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The Girl With All the Gifts by M.R. Carey
Review by Drew Bittner
Orbit Hardcover  ISBN/ITEM#: 9780316278157
Date: 10 June 2014 List Price $25.00 Amazon US / Amazon UK

Links: Author's Website / Interview with Author / Show Official Info /

Melanie is special. Everyone thinks so--Miss Justineau, her teacher; Dr. Caldwell, who takes her classmates away for "study"; even Sergeant, whose men strap her down at gunpoint to take her to class. She's so special, in fact, that she might just save humanity from extinction, if the adults can figure her out.

In The Girl With All the Gifts, M.R. Carey shows us the world of a little girl inside a fortress, in the aftermath of a bygone global pandemic. A fungus has made the leap from ants to humans and laid waste to civilization. Years after the devastation, a tiny remnant huddles inside a fort and struggles to understand their true enemy--and their interface is children like Melanie who seem to retain their humanity despite being infected.

It is twenty years after the Breakdown. The world is full of the hungries, with pockets of human survivors--most of them the lawless "junkers"--struggling to endure. Melanie and her classmates stay in a fortified military base where Miss Justineau and other teachers assess their mental faculties and Dr. Caldwell tries to understand why these children seem partially immune to the fungus's effects. Because make no mistake, they are infected.

Despite security rules to the contrary, Miss Justineau sees the infected children more and more as, well, children. As their teacher, she sees the affection Melanie especially has for her. When Melanie is betrayed by her true nature, however, and tries to bite Miss Justineau, both women come to some harsh realizations.

Dr. Caldwell, on the other hand, is perhaps the last scientist on Earth capable of understanding the fungus and its capabilities. Her work has left her cold and ruthless, incapable of feeling anything other than bitter resentment and frustration.

The Sergeant (also known as Eddie Parks) at first is a grim and angry figure, who routinely insults and even mistreats the children. By turns, however, his true self comes into focus and he must balance the crumbling discipline of his troops with the very real danger of junkers prowling the camp's borders.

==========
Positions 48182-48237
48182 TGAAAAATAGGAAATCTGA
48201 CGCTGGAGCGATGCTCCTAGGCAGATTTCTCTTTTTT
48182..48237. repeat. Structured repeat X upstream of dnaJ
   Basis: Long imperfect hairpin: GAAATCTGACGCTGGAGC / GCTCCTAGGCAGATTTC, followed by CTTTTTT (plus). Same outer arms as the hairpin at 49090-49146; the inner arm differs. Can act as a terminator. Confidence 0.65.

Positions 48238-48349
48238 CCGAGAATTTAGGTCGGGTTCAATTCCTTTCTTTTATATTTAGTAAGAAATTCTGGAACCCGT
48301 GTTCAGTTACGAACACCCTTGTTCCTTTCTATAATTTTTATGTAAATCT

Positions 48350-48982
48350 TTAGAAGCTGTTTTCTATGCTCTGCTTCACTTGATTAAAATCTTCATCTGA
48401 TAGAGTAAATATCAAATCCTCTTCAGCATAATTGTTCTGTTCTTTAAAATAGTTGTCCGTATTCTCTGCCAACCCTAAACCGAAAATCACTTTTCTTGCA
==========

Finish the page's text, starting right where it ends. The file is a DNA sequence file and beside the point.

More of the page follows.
Before long, these four (along with a soldier) are left without a home and must try to reach the last enclave of civilization in England. Although Melanie is in no danger from the roaming hungries, the others are in terrible trouble--with only the discovery of a long-missing mobile science lab to give them hope.

Thing is, that hope may cost Melanie what's left of her life.

Carey has written a true gem in The Girl With All the Gifts, creating a character in Melanie who will live with the reader long after the last page. She is brilliant, calculating population densities and projecting population growth to pass the time in her cell, and her passion for Greek myth is endearing. She wants to be a titan or a god to protect Miss Justineau from the threatening Sergeant, until she comes to understand him a bit better.

Miss Justineau is a humanist who sees the chance of redemption in her students. She realizes that Melanie is capable of self-control and love; surely that's worth something.

Not to Dr. Caldwell, unfortunately. In her, Carey has created an archetype of the heartless scientist, one who will destroy a world to find the answer to a question and vindicate her own ego. For all that she is brilliant, it becomes clear that genius is not what will save humanity. It is heart.

And this book has that in abundance.

The setting of the story--from the school-bunker to the horrific fungiscape of England's ruined towns and suburbs--is oozing with macabre, even melancholy desolation. Melanie's sojourn into a gray wasteland is bleak and quietly terrifying.

It is perhaps odd to think of a novelist of Carey's wide experience as having a "breakout" novel. He's written seven novels already and dozens of comic books, as well as working in television and movies most recently. Yet, this book may be the one that breaks him into the public eye in the biggest way, because it has reach and appeal on so many levels.

If it does reap him recognition, it is more than well deserved. Not only has he told an amazing story with masterful skill, Carey has introduced a character and a concept into a well-traveled trope that brings an entirely new kind of horror to readers. It is not what you expect, it is far more. And readers of all sorts, not just fans of horror in particular, should be reading this one.

This is what readers want when they say that they want something that is both different and brilliant.

Highly recommended.

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